For the third installment of the Digital Video Accelerator Program in Brazil, the Facebook Journalism Project welcomed Bill Shepherd, production editor at The Guardian and The Observer, to discuss the role planning plays in video production. Developed in partnership with the International Center for Journalists (ICFJ), these sessions provide global news producers with a clear, detailed roadmap on how to use Facebook to enhance business objectives. 20 publishers attended this session held on May 13 in São Paulo, Brazil.

Shepherd, who also serves as a member of the Guild of Television Camera Professionals, covered the following aspects of video production and their importance in creating strong journalism:

“Mobile journalism requires good framework, good sound, and good lighting,” Shepherd said. “And pre-production is just as important [as production]. There’s nothing worse than getting to a shoot without first figuring out what you have to do.”

Planning Makes Perfect

Before filming, Shepherd encourages videographers to create an initial list of the shots they want and to picture them in their head. It can also be helpful to fully outline the story they want to tell on paper and share it with editors so they can also understand how the pieces will fit together.

“I visualize the story that I would like to film, exactly as I want,” Shepherd told the audience. “I draw the shots I want to make as a template, and in the end, you know exactly what to record.”

Shepherd offered the following seven tips for framing videos and photographs:

  1. For websites, capture images and videos in a horizontal format. For photos, use 16 x 9 landscape format.
  2. For social media, shoot in square mode or vertical; Upload in 1080p.
  3. When shooting with your smartphone in your right hand, keep the subject on the right side of the screen (and vice versa).
  4. Divide the frame vertically and position the interviewee in one half looking at the empty space of the other half. Frame the interviewee at the top or side of the frame – this will help make a two-dimensional image look like a three-dimensional image.
  5. Hold the smartphone at the interviewee’s eye line and frame the subject’s eyes to a third of the top.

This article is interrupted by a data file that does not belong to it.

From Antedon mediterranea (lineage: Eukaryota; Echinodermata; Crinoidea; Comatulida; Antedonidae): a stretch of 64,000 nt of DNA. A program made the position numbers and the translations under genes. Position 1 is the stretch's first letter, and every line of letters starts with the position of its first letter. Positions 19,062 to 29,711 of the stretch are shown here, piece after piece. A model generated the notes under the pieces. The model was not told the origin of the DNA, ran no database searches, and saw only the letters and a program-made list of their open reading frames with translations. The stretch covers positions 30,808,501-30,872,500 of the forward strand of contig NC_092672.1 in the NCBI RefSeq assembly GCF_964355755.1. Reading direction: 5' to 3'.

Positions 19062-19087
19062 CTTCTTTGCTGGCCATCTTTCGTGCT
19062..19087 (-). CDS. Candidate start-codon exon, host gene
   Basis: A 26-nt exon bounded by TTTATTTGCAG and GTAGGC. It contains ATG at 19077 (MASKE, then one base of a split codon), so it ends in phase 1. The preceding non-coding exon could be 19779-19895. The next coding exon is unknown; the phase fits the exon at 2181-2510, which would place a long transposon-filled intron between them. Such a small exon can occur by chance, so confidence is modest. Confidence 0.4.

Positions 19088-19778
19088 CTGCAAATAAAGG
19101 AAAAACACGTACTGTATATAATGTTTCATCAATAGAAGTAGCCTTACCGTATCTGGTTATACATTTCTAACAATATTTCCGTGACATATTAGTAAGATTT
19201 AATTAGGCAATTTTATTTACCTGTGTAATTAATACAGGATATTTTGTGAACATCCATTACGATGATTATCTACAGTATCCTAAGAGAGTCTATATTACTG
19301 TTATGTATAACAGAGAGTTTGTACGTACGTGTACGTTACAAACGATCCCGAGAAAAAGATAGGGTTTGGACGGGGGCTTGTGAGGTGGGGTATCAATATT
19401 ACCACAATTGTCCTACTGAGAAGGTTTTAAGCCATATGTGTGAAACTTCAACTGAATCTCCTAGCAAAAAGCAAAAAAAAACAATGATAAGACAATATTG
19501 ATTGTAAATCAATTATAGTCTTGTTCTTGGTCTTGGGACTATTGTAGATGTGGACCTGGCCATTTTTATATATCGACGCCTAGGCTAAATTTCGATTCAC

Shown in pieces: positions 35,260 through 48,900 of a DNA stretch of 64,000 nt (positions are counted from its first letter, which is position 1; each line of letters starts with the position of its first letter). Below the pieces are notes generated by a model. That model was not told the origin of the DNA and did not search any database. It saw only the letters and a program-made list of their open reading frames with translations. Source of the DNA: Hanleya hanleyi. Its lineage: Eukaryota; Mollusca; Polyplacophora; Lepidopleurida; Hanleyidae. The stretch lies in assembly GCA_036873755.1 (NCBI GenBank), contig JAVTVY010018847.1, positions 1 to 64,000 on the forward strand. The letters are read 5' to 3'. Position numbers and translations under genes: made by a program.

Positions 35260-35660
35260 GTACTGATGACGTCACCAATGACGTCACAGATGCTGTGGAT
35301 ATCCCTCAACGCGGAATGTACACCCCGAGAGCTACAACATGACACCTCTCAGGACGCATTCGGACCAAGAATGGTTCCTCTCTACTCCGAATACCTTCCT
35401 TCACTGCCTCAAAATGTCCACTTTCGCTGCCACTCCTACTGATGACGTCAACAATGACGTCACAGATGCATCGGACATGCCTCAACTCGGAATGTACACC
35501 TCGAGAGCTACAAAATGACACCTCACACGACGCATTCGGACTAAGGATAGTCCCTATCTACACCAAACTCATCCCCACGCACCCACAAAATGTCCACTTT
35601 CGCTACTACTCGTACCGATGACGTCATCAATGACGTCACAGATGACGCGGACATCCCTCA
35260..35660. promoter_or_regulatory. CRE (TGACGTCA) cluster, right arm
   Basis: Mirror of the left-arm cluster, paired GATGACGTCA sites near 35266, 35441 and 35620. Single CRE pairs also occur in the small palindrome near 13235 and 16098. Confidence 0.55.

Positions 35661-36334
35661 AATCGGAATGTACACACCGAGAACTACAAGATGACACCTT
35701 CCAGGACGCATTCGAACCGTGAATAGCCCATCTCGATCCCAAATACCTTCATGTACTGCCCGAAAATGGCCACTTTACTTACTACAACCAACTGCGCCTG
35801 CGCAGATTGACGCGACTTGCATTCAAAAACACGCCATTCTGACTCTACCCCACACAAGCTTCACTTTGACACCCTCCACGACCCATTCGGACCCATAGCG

6. Use leading lines to emphasize and create a sense of action and keep in mind that vertical lines are more powerful than horizontals.
  7. When shooting, lock focus on your smartphone (with the camera steady, hold your finger in focus for two seconds).

When it comes to shot format, it’s also crucial to factor in the six basic questions of storytelling:

  1. To shoot “who:” Choose a close-up.
  2. To shoot “what:” Choose an over-the-shoulder shot.
  3. To shoot “when:” Choose a big close-up.
  4. To shoot “where:” Choose a wide shot.
  5. To shoot “why:” Choose a piece-to-camera (presenter talks directly to the audience through the camera).
  6. To shoot “how:” Choose a medium shot.

“Once we have these answers, we can decide the location for filming,” Shepherd added.

Brazil Accelerator #3

Lighting is Everything

Framing and the quality of the shot matter little if the audience can’t properly see the action. As Shepherd reiterated, “You must always ask yourself ‘What am I going to see?… Remember, this is visual journalism.”

In order to ensure your subject has been set in proper lighting, take these six steps into consideration:

Can You Hear Me Now?

Prior to filming, it’s paramount to consider the duration of the shot. Whether the video is 30 seconds, 90 seconds, or longer, the videographer needs to factor in possible noise disruptions before pressing record.

“You can record in excess or work too hard for what you need, so work efficiently,” Shepherd said. “After all, it’s your time. The more you plan, the better. You have more room to be creative.”

Shepherd emphasized the following six tips to ensure sound quality remains pristine (or close to it):

Strong Characters Drive Your Narrative

The best stories are told through one’s own experience. They are informal, intimate, and provoke an emotional response. However, alluring visuals and attractive framing aren’t enough to create a great story. You also need an enticing character.

“I know people who have fantastic stories, but can the character clearly articulate it on video?” Shepherd said. “I’ve done stories where the character could talk on the phone but not [on film], so make sure the person can really tell the story.”

There’s a Journalist in All of Us

In today’s shifting media climate, anyone can be a news producer – and smartphones can serve as the camera.

“These small devices work very well,” Shepherd said. “This for me has everything to do with speed, to make the report as fast as possible. You have to shoot, edit, and publish, and smartphones work [for all those functions]. They’re ideal for quick interviews, provide more intimate recordings, and allow you to film reports wherever you are.”

The Video Accelerator Program
The Facebook Journalism Project’s Video Accelerator Programs are designed to help news publishers create excellent video and build sustainable business models from that work. Funded and organized by The Facebook Journalism Project in collaboration with The International Center for Journalists, the program includes hands-on workshops led by news industry veterans and coaching from industry experts. Catch up on all the lessons from the Video Accelerator here.

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